The Jet Set
CEOs and Entrepreneurs Queue Up To Buy the Ultimate in Private UltraLong- Distance Jet Travel
From the Print Edition:
Ernest Hemingway, Jul/Aug 99
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"Quite often there are only a couple of people flying in these [aircraft]," says Boeskov. "A couple of people stepping off an airliner can cause a perception problem."
Instead of the corporations, the most active group of buyers for these transports has been high-net-worth individuals, such as entrepreneurs. Boeskov expected that market to account for about 30 percent of sales, but it's been closer to half.
The third segment for these aircraft are heads of state, VIPs and military customers. The Boeing and Airbus models are proving to be popular with governments from small countries that don't want their presidents flying around in $125 million Air Force One-type 747 aircraft, but are comfortable shuttling them about in the smaller airliners. In the Middle East, Kuwait Airways purchased three Gulfstream Vs last year for transportation of senior Kuwaiti government officials. The aircraft will be used for executive transport and emergency, long-range medical evacuation. In all, 24 countries operate Gulfstreams in government service, including the United States, which has flown the jets since 1967 and presently has 41 in service.
The superlong-range capabilities of the new aircraft are also particularly attractive to the military. In late 1998, the U.S. Air Force 89th Airlift Wing, the special missions unit that chauffeurs White House executives and members of Congress, took delivery of a VC-37A--the military designation for the Gulfstream V.
At $35 million a copy for these new superlong-range aircraft, an observer might think the selection of aircraft was limited. On the contrary, prospective buyers have never had so many choices. The fight for the world's most exclusive travelers is a battle among the golden names of aviation.
Gulfstream and Bombardier have gone head-to-head for years. What makes this competition different are the new combatants: Boeing and Airbus. Neither had produced a business jet before, but both saw the lucrative market as too rich to pass up. Gulfstream estimates total potential sales for the new class of business jets at 400 to 500 aircraft, making the market worth as much as $17.5 billion.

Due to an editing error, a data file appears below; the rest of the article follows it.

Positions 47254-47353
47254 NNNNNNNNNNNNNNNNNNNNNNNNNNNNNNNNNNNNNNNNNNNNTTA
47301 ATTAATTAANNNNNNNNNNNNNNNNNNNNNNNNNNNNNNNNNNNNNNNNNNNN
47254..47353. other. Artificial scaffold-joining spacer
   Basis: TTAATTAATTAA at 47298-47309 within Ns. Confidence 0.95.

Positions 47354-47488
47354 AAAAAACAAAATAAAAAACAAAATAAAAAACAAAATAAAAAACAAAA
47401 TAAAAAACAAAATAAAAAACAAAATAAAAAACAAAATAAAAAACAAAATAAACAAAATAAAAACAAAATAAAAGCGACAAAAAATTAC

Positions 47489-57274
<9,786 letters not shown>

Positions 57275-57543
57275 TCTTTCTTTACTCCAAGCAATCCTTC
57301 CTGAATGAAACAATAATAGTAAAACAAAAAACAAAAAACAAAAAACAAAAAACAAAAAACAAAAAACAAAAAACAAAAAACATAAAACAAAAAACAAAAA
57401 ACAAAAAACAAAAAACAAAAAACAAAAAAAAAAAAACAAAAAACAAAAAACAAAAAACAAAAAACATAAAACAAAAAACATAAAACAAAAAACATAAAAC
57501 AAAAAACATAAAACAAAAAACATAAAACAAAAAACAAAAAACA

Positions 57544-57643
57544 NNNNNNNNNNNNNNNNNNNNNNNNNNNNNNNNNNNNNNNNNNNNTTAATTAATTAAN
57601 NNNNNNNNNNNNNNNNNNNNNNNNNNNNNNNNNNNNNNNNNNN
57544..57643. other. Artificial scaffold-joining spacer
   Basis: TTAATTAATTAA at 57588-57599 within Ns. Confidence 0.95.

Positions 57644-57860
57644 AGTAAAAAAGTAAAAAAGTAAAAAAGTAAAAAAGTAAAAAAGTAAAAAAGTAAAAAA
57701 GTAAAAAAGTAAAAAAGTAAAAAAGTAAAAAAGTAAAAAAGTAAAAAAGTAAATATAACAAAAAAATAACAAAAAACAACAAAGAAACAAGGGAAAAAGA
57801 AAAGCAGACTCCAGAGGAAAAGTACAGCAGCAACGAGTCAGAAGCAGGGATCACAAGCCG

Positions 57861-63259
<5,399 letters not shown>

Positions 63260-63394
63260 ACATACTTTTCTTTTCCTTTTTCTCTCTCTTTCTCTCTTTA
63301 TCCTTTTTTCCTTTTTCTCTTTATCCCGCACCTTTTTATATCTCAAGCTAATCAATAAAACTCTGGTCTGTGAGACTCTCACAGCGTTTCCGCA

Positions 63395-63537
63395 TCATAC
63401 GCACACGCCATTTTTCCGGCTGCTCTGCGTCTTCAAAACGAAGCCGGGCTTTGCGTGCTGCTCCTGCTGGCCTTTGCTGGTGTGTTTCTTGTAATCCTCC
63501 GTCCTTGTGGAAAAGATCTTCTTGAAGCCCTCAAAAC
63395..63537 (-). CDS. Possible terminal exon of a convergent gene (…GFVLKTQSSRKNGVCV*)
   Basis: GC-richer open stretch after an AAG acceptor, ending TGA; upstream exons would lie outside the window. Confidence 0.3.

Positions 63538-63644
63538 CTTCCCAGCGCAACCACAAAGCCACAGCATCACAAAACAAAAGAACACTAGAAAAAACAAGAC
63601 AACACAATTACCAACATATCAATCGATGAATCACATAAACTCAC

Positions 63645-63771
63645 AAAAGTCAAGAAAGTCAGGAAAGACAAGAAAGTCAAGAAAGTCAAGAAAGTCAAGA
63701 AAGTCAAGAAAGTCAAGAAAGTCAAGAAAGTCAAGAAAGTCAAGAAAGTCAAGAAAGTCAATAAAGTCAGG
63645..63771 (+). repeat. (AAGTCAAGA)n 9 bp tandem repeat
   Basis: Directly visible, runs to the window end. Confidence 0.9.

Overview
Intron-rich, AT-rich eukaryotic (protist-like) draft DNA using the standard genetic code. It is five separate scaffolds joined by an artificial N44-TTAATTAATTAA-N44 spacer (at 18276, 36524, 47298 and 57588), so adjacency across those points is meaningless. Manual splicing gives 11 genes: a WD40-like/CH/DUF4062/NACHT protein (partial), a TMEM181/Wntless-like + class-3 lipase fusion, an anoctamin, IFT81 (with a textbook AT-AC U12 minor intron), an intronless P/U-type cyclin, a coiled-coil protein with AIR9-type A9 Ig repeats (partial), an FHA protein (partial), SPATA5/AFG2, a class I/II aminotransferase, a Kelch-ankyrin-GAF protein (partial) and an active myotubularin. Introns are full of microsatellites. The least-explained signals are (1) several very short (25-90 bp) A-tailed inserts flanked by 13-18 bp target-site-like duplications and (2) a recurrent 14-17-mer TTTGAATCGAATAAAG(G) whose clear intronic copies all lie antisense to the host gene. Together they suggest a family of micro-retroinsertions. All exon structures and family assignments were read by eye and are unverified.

The first superlong-range aircraft to be announced was the Gulfstream V, followed by Bombardier's Global Express, then the Boeing Business Jet and the Airbus A319CJ (Corporate Jetliner).
Gulfstream's heritage dates back to 1958 with the twin-engine, prop-jet-powered Gulfstream I introduced by Grumman, which owned Gulfstream until 1978. The company followed the GI with the Gulfstream II in 1966, which became popular with corporations and government agencies because of its large cabin. The Gulfstream III was introduced in 1978, and by 1987 Gulfstream was producing one of the industry's most popular long-range business jets--the Gulfstream IV-SP.
Owning a Gulfstream became the epitome of success, from the hills of Hollywood to the boardrooms of Wall Street, and many of the people today who are trading up to one of the superlong-range business jets are trading in a GIV-SP.
After 1978, the company changed hands several times--from Grumman to Allen Paulson, the former owner of famed racehorse Cigar, to Chrysler and eventually to Forstmann Little, a private investment firm, which purchased it in 1990 for $850 million. In May, the Savannah-based company changed hands again as it was bought by defense contractor General Dynamics for approximately $5 billion.
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